Twenty-four hour guards watch over me now, the FBI’s finest. That’s a joke, an oxymoron. If they’d been doing their job I wouldn’t be here in the first place. I’d still be put up in a suite at the Hilton, waiting to testify. The doc says I’ll get to leave tomorrow if all the tests are good. After I testify they’ll put me into witness protection, someplace shitty is my guess.
I felt the shots hit me, every last one of them. 15 hours in surgery, five slugs were dug outta me. My mid-section is carved up like a Christmas ham, a ragged patchwork quilt of stitches. I lost my spleen, have a broken collar bone and a punctured lung, but they are the least of my concerns.
I hear the guards outside sometimes. They call me Mickey the Rat. That’s ok, I guess that’s what I am now a rat. A rat will do anything to survive, chew off their own leg, cannibalize their own kind, that’s what I am a survivor.
I’m fucking gold to them. I know things, things that will bring down Victor Carboni. Putting away Carboni is easy. He killed my best friend, I watched him die. There was no reason to kill him, he didn’t do anything wrong. Carbonni got pissed and shot the closest person to him. It could have been me.
‘Could I get some real fucking food? This hospital shit sucks.’
‘I’ll see what I can do Mr. Petronni,’ said one of the agents assigned to the door.
Mr. Petronni, I like that. I’ve never been Mr. Petroni. For as long as I can remember I’ve been Little Mickey. I hate that fucking name. Little Mickey, it sounds like a kids name. It’s fucking humiliating.
‘Get some pizza from Anthony’s on 27th,’ I said.
Inspector Morgan walked in looking grim. He whispered something to the agent in the room and nodded towards the nurse, for privacy. The nurse left and the agent stood straight as a rail, full alert.
‘Mick I have some bad news,’ he said.’ Words out that Carbonni hired a heavy hitter. A guy called The Doctor. He’s a specialist who’s supposed to be able to get to anyone.’
‘I’ve heard of him, he’s good, precise, like a surgeon, that's how he got the name. He’s the best, thorough and patient,' I said and then asked the important question. 'What are you doing about it?’
‘We’re doubling up on everything, guards, surveillance, everything, you name it. And we’re moving you out of the Hilton and to our own safe house, against your demands, but keeping you alive is priority number one.'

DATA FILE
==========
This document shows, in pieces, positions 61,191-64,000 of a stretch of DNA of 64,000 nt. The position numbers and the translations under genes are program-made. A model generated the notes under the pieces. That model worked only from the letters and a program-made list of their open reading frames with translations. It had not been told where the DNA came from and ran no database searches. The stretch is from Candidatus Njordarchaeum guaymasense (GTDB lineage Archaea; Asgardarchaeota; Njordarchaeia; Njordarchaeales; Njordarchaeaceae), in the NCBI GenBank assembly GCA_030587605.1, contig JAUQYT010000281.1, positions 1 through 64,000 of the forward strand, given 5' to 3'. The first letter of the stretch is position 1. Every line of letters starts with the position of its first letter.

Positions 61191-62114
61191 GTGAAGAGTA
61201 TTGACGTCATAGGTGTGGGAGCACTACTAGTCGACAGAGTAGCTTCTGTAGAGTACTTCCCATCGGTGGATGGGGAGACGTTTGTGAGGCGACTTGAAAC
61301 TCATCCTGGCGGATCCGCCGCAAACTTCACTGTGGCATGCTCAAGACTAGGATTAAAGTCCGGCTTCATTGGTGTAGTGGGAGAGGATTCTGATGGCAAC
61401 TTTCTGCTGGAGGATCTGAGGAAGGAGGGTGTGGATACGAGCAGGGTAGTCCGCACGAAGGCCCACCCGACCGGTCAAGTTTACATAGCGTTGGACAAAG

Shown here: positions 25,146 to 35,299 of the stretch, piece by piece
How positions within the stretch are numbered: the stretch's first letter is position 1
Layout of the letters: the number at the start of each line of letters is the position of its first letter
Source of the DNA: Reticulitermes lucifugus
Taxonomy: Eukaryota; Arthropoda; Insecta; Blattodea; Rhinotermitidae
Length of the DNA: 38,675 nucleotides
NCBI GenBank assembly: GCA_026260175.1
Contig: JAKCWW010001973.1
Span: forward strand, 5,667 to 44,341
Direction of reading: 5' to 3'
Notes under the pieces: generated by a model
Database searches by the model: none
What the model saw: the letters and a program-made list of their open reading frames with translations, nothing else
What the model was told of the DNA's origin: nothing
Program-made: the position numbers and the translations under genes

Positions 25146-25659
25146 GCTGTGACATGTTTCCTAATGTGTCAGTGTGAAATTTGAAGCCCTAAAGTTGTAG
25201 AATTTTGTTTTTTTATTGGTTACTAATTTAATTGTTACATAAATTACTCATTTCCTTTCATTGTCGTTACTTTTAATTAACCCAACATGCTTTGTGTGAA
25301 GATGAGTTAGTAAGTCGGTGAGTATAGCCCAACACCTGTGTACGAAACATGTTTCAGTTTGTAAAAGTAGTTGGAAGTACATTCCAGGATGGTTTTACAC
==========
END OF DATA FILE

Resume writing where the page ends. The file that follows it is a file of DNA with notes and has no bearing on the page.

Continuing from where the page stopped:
'I guess I should feel good about the fact that you already let one of his men shoot me five times and get away. And I’m in a hospital with a guy called the doctor trying to kill me. Don't you see the fucking irony in that?'
'Don't worry. We're taking the highest precautions.'
‘Don’t worry? That’s easy for you to say. You’re not the one with a big fucking target on your back.’
The day passed without incident, thank god. A young nurse walked in, she was a looker. I’d seen her before. She worked the evening shift and always brought my meds around eight. She was a nice girl and didn’t treat me differently. To her I was just another patient.
‘How are you feeling today Mr. Petronni?’ she asked.
‘Sore,’ I replied.
'That's to be expected. You're lucky to be alive after being shot five times.'
There was commotion in the hall. I heard a crashing sound and a shuffling of footsteps. The bedside agent scrambled through the door and into the hall. Self-preservation setting in I grabbed the nurse with my good arm and held her between the door and myself. I was not getting shot again.
‘Relax,’ she said gently, ‘someone just dropped a tray.'
'Sorry,' I said releasing her, 'just tense.'
'When are they releasing you?’
‘Tomorrow, as long as everything checks out.’
I smiled weakly at her and she smiled back. She injected a sedative into my IV. I felt lightheaded as it began to kick-in. I laid my head back and took in the euphoric feeling.
‘Why’d you do it,’ she asked in a whisper, leaning in close to me.
Holding my eyes open became difficult.
‘Why would you put your life in jeopardy? Witness protection is no way to live, and what for, revenge, to get even? You should have just let it go. It was business, it wasn’t personal. Just like this. Go to sleep it’ll all be over soon.’
My heart trip hammered in my chest and my vision blurred. I felt as if my blood were boiling.
'The doctor says you're going to be fine,' she whispered. 'He's way too optimistic.''
An alarm went off. I looked at her struggling to focus and saw her smile. I heard her shout, 'Code Blue,’ just before the world went black.